Extinct May Not be Forever for Some Species of Galapagos Tortoises
Yale scientists report that genetic traces of extinct species of Galapagos tortoises exist in descendants now living in the wild, a finding that could spur breeding programs to restore the species; the report appears in Proceedings of the National Academy of Sciences.
When Darwin first visited the island of Floreana in 1835 and wrote about the giant tortoises, heavy human exploitation was already decimating the population. Within a few decades, 4 of the 15 known species had disappeared. On some islands, tortoises were sacrificed for oil that was used to light the streetlights of Quito, Equador. Others were taken as food or ballast for pirate and whaling ships.
There is a new picture of the origins and the future for some of the tortoises thanks to museum specimens and current molecular technology, coupled with 15 years of field work studying the present Galapagos tortoise population by Gisella Caccone and Jeffrey Powell, faculty in the Yale Department of Ecology & Evolutionary Biology.
“Connecting the past and present through genetic markers identified in the museum specimens — including the extinct species — has been key,” said Caccone.
The database they established includes information from more than 2000 animals — so they know the genetic profile of each population. Their data show that all the known species and taxons of tortoises are genetically unique, which allows them to identify animals whose genetic information came from another species.
Matching museum specimens to current populations showed both distinct lineages and intermingled species. Of particular note, the team found tortoises on Volcano Wolf of the island Isabella — the furthest separated island of the archipelago — that had both the mitochondrial DNA and nuclear markers of the Floreana lineage.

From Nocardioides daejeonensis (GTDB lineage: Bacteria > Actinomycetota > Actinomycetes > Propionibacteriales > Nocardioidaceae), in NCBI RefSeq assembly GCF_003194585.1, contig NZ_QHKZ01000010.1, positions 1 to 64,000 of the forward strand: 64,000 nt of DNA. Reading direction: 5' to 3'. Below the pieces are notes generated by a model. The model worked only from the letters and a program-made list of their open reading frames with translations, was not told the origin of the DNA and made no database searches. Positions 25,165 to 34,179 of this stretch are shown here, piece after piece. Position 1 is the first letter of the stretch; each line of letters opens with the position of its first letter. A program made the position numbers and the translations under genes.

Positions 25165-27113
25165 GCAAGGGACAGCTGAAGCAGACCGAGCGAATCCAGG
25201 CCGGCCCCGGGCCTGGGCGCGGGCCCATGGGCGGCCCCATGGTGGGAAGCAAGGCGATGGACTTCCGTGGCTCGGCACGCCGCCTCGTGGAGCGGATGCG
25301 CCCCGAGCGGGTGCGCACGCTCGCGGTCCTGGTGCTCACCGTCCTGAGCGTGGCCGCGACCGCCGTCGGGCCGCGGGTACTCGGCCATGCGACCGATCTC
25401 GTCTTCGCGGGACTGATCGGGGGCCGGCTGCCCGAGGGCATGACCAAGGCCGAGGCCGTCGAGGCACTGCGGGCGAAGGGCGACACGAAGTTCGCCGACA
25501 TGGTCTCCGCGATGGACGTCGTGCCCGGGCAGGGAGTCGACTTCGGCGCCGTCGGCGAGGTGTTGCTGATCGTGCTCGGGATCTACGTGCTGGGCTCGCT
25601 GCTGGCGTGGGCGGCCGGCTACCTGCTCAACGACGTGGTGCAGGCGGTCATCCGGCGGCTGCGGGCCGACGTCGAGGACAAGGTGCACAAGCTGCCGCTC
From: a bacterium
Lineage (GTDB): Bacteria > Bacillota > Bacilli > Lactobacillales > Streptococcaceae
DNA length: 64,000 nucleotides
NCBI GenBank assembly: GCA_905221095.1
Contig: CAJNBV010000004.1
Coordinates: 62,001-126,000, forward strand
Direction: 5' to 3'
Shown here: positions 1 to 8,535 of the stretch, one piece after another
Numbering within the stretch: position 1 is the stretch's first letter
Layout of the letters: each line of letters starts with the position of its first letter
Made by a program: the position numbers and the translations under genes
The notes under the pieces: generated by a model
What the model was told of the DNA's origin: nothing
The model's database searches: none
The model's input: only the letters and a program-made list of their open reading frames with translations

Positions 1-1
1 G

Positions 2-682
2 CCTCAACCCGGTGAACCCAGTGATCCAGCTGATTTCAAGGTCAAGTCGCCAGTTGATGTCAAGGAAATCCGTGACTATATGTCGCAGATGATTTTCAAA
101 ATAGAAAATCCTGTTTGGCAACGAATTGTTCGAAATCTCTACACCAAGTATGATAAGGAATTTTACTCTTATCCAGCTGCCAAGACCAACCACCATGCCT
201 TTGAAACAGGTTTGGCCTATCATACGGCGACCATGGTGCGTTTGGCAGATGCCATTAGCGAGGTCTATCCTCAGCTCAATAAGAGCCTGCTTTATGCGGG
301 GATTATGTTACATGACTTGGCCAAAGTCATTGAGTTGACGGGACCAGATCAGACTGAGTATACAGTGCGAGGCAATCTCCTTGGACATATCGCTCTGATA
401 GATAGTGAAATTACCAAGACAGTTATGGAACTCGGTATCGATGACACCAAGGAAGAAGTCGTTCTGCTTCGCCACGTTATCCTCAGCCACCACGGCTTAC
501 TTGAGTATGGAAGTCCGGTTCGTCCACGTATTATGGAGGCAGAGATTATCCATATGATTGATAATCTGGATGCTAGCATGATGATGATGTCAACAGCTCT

“The population on Volcano Wolf is the most heterogeneous population we have seen,” said Powell. He postulates that this island was the last stop for whaling and pirate ships heading out across the ocean to jettison their tortoise “ballast.” Before they could retrieve the tortoises on a return trip, the animals likely wandered and interbred.
Genes of the famous “Lonesome George” were also found in the Volcano Wolf population.
Hybrids of the extinct Floreana tortoise line theoretically now could be bred, the researchers say, and over a long span, revive this species. With this in mind, an expedition on Volcano Wolf is planned in December 2008 to look for tortoises bearing the Floreana lineage. Work is also under way to completely sequence the tortoise genome to gain a better understanding of these animals.
An interview with Caccone and Powell is available on iTunesU and online at Yale at http://streaming.yale.edu/opa/podcasts/audio/schools/science/caccone_091…
Nikos Poulakakis, Scott Glaberman and Michael Russello from Yale were co-authors as were Luciano B. Beheregaray from Macquarie University, Australia, and Claudio Ciofi from the University of Florence, Italy. The Bay Foundation, the National Geographic Society and the Yale Institute for Biospheric Studies funded this research.
Citation: Proc. National Academy of Sciences: (online September 23, 2008).